I love how Brené Brown speaks about self-worth: “Our worth and our belonging is not negotiated with other people—we carry those inside our hearts.” She’s so right.
Our self-worth can’t ever be negotiated or determined by others. It’s an intrinsic, deep-seated value that comes with our personal package the day we’re born. We have it simply by being alive in the world. But the concept of worth is often confused with external factors such as how much we earn, what we own, how educated we are, when the truth is these things don’t reflect our inherent value as humans.
Every person on the planet has their own set of skills, experiences and talents, along with the capacity to think, feel and experience the world around us. No two people are alike and each of us has something valuable to offer. It’s important to know our worth isn’t something given to us by others—nor is it something anyone else can take away.
Our self-worth is inherent and can’t be altered by anyone or anything. No matter what others do and say, our worth remains constant and unchanging.
Many people struggle with the concept of self-worth and often base their sense of value on the opinions of others, their accomplishments or material possessions. If these external markers aren’t present or are perceived as inadequate, this can lead to feelings of low self-esteem.
But truth is our worth isn’t something that can be negotiated, diminished or altered by other people’s opinions or actions. It belongs to us. We need to control and nurture it. Our self-worth is our own. It’s a powerful realisation that can help you build self-esteem and a strong sense of self-worth.
It’s also key to know that other people’s opinions and actions reflect their own thoughts, experiences and beliefs. Just as our self-worth should be governed by us, it’s not our job to try and change other people’s opinions or seek validation from them. Our job is to focus on our own experiences and beliefs and to understand and accept our own worth.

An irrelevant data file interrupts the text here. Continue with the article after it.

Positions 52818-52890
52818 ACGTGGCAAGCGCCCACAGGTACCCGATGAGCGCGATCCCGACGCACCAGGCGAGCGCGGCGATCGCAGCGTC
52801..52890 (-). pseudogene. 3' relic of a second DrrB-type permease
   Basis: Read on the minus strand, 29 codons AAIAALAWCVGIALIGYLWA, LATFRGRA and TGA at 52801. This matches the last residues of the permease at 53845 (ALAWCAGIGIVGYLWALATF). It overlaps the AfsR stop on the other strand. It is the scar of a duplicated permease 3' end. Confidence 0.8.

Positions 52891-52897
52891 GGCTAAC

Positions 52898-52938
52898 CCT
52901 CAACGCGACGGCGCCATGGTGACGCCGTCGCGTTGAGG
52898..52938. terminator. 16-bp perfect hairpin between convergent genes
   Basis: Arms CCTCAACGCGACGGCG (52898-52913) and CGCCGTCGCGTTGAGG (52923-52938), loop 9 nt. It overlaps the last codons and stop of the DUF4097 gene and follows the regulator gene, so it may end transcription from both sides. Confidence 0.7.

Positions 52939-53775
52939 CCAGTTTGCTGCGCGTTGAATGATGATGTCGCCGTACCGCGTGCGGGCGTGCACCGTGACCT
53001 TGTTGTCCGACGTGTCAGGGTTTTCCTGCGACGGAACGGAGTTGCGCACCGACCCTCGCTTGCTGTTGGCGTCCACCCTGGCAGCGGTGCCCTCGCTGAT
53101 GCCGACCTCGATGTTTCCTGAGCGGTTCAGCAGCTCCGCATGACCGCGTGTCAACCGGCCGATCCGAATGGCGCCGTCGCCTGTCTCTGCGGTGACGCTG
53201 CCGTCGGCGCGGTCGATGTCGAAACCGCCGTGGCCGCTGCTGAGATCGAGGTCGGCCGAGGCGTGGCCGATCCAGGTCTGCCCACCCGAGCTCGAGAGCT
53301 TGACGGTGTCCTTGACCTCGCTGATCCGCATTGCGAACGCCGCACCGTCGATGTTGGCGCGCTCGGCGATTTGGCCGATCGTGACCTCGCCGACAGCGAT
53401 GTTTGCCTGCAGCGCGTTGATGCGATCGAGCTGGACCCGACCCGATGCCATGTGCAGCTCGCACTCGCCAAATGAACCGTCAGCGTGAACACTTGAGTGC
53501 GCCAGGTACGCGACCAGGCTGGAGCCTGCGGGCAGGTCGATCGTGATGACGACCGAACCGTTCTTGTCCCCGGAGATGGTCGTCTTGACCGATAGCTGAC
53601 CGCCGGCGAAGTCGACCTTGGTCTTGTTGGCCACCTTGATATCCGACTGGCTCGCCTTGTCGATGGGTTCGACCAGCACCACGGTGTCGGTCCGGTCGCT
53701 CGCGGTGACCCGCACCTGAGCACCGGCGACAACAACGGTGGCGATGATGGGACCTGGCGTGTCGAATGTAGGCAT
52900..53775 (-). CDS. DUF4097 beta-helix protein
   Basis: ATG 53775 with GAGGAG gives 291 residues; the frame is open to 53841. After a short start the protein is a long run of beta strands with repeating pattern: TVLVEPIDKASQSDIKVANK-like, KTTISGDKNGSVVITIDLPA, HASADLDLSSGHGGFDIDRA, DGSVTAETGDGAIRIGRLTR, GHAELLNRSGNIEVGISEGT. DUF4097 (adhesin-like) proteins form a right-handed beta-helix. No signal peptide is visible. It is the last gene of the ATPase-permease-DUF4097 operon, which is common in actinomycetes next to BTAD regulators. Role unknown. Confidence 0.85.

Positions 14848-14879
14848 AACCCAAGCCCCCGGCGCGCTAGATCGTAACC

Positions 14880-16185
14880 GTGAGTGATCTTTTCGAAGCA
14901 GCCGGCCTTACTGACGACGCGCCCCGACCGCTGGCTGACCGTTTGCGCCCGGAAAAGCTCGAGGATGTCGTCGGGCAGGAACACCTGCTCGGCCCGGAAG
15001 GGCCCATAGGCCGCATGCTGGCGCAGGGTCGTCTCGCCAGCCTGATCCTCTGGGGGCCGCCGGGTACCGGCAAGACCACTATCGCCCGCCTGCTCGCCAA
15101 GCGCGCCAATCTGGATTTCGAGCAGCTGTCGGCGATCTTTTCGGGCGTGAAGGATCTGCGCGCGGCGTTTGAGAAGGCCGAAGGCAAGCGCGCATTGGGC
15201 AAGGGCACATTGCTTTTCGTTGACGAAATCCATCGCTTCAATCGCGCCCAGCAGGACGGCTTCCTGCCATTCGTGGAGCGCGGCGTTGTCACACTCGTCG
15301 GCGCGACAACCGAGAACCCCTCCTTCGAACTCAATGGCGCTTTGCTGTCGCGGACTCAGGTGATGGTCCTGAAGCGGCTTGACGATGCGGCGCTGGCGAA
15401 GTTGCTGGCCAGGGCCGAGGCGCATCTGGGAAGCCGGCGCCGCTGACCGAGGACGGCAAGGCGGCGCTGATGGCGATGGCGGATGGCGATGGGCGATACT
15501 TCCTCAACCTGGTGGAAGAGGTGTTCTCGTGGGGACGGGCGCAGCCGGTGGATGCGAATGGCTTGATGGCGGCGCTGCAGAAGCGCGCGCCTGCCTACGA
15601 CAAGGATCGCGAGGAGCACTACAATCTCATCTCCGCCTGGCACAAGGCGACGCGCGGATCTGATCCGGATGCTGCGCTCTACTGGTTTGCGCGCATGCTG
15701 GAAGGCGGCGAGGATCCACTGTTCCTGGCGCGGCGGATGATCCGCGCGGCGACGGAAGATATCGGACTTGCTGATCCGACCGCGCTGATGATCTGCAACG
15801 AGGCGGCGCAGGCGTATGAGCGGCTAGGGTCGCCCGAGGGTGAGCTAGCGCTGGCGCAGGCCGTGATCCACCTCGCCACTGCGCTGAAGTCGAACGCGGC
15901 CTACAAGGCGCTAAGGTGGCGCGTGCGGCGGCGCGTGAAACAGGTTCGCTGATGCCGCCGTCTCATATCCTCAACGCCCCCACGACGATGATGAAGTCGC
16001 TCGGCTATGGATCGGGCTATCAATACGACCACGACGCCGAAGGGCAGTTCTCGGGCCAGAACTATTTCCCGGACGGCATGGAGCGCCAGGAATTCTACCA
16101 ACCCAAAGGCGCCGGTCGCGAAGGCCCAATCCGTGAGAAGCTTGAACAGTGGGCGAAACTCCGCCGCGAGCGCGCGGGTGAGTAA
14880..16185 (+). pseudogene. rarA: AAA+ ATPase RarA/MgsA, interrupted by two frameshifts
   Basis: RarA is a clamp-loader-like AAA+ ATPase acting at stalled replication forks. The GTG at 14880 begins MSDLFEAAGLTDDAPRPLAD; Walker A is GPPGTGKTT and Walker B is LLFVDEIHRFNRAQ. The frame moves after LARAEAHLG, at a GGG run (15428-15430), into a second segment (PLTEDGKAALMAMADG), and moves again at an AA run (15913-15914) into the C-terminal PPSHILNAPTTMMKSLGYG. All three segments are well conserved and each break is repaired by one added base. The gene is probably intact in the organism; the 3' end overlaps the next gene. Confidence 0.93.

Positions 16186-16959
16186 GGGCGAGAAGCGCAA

How do you cultivate a strong sense of self-worth?
- Accept yourself as you are and embrace both your strengths and weaknesses. They make you you.
- Set boundaries and treat yourself with respect and kindness. Practice self-compassion and reframe negative self-talk.
- Do things that bring you joy and fulfilment: hobbies, exercise, being with loved ones, community volunteering. I like impromptu karaoke sessions wherever and whenever! When we do activities that light us up and deliver happiness and purpose, we build a strong sense of self-esteem and self-worth.
- Surround yourself with positive, supportive people who will cheer you on and celebrate your qualities and abilities without trying to influence you. Avoid toxic relationships.
- Achieve small regular goals and recognise your accomplishments.
- Take care of your physical, emotional, mental and spiritual wellbeing through healthy eating, exercise and asking for help when you need it.
Remember, self-worth takes time and effort to develop. Be patient with yourself as you take small constant steps towards loving and respecting yourself.